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US games watchdog orders hidden-content audit

ESRB senses threat to ratings scheme

US games software watchdog the Entertainment Software Rating Board (ESRB) has told games publishers they must reveal any hidden content included in all the software they have released since 1 September 2004.

The order was sent by email, a copy of which was leaked to games-oriented website Gamasutra this week.

In the email, the ESRB expressed its concern that hidden content subsequently exposed by games modifications could undermine the ratings system. Since the ESRB is run by the games industry itself, it undoubtedly fears that any loss of faith in its ratings could lead to a potentially harsher, government-mandated certification system.

To counter that threat, the ESRB told all publishers and developers they must formally detail any hidden material which the organisation has not already been notified about.

"If you fail to notify us of previously undisclosed, non-playable, pertinent content by 9 January 2006, and such content becomes playable through a subsequent authorised or unauthorised release of code to unlock it, rendering the original rating assignment inaccurate, punitive in addition to corrective actions may result," the watchdog warned, without going into details.

Any hidden material reported to the ESRB by that time will be used to consider whether a game should be re-rated. In future, the organisation said, if games companies don't want hidden content to be reflected in a game's rating, they shouldn't include it.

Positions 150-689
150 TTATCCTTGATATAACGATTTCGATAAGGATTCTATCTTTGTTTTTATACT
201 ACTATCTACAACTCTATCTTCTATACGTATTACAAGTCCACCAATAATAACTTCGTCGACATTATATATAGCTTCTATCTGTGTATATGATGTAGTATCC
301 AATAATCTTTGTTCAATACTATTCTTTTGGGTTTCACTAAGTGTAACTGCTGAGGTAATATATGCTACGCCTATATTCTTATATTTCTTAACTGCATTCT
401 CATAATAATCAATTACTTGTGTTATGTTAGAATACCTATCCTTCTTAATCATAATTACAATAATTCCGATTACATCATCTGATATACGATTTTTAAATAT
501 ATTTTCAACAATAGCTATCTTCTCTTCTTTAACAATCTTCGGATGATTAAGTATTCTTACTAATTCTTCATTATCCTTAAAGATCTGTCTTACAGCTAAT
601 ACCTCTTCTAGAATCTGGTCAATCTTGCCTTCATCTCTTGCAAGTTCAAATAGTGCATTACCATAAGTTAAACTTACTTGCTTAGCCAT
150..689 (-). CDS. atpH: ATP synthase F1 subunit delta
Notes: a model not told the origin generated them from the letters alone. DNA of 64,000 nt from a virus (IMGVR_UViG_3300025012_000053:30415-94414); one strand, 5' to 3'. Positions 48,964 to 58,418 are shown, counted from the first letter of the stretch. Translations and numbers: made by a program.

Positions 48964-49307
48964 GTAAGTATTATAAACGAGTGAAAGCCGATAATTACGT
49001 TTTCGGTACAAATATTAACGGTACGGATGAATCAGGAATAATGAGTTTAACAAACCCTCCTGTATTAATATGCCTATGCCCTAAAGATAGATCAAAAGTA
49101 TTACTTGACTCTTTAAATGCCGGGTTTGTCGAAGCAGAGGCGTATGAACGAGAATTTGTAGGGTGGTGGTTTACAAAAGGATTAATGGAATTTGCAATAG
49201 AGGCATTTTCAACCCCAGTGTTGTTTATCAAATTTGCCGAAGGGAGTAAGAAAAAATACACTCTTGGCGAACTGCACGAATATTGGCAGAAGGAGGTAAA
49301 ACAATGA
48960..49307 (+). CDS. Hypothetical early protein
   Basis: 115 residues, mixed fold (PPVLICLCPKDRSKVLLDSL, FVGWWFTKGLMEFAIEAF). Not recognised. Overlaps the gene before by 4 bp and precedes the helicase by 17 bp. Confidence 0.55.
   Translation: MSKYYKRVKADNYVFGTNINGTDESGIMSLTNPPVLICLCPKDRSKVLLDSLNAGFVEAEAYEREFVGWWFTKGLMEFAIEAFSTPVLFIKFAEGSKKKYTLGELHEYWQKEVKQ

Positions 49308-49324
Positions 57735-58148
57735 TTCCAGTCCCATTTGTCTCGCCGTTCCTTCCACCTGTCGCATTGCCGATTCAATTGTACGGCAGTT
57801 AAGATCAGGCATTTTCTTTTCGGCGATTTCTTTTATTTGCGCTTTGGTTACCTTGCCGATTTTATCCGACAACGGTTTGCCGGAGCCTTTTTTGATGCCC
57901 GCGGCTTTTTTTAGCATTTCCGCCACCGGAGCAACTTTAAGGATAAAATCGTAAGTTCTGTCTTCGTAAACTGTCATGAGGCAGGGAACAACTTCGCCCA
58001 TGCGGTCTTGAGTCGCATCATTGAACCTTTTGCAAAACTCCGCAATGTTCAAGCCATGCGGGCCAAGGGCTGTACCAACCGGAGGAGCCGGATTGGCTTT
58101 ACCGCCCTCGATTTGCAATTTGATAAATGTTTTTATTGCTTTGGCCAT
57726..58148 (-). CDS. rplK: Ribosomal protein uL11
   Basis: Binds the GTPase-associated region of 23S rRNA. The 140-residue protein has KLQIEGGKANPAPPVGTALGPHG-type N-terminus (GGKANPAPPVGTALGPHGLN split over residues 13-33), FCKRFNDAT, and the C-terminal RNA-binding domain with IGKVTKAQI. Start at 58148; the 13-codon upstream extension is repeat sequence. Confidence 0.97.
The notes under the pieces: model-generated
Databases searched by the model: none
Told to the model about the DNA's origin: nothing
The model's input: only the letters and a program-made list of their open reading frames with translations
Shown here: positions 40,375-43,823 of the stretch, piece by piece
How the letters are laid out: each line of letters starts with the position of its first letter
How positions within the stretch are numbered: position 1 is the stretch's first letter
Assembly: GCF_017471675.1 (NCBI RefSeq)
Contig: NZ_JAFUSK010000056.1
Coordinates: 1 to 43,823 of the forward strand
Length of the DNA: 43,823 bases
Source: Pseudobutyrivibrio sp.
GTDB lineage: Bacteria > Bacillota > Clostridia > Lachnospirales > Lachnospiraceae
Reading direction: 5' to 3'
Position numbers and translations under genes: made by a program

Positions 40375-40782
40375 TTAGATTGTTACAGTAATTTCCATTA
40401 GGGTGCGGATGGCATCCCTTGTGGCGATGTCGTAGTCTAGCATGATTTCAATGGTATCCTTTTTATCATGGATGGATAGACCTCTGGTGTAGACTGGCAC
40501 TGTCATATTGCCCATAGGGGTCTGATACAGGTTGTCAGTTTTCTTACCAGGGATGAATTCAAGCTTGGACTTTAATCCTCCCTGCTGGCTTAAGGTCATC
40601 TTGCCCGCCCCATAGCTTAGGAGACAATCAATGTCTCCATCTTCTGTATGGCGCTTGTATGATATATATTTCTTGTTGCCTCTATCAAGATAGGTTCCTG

The request follows the discovery of adult material in Grand Theft Auto: San Andreas earlier this year. Although the content was never intended to be seen by players, according to developer Rockstar Studios, it was nonetheless exposed by a third-party modification posted on the Internet. That prompted the ESRB to raise the game's rating from Mature to Adults Only, which prompted a number of major US games retailers to pull the title from their shelves.

The ESRB's rules have always required games publishers to notify it of hidden content intended to be exposed by special codes or, say, by sending game characters to certain locations. These so-called Easter Eggs are commonplace, but since the adult content in GTA: San Andreas was not included as an Easter Egg, it was not revealed to the ESRB.

GTA: San Andreas is due to return to shops this week after its publisher, Take-Two Interactive, removed the so-called 'Hot Coffee' content in order to get the rating back down to Mature. ®

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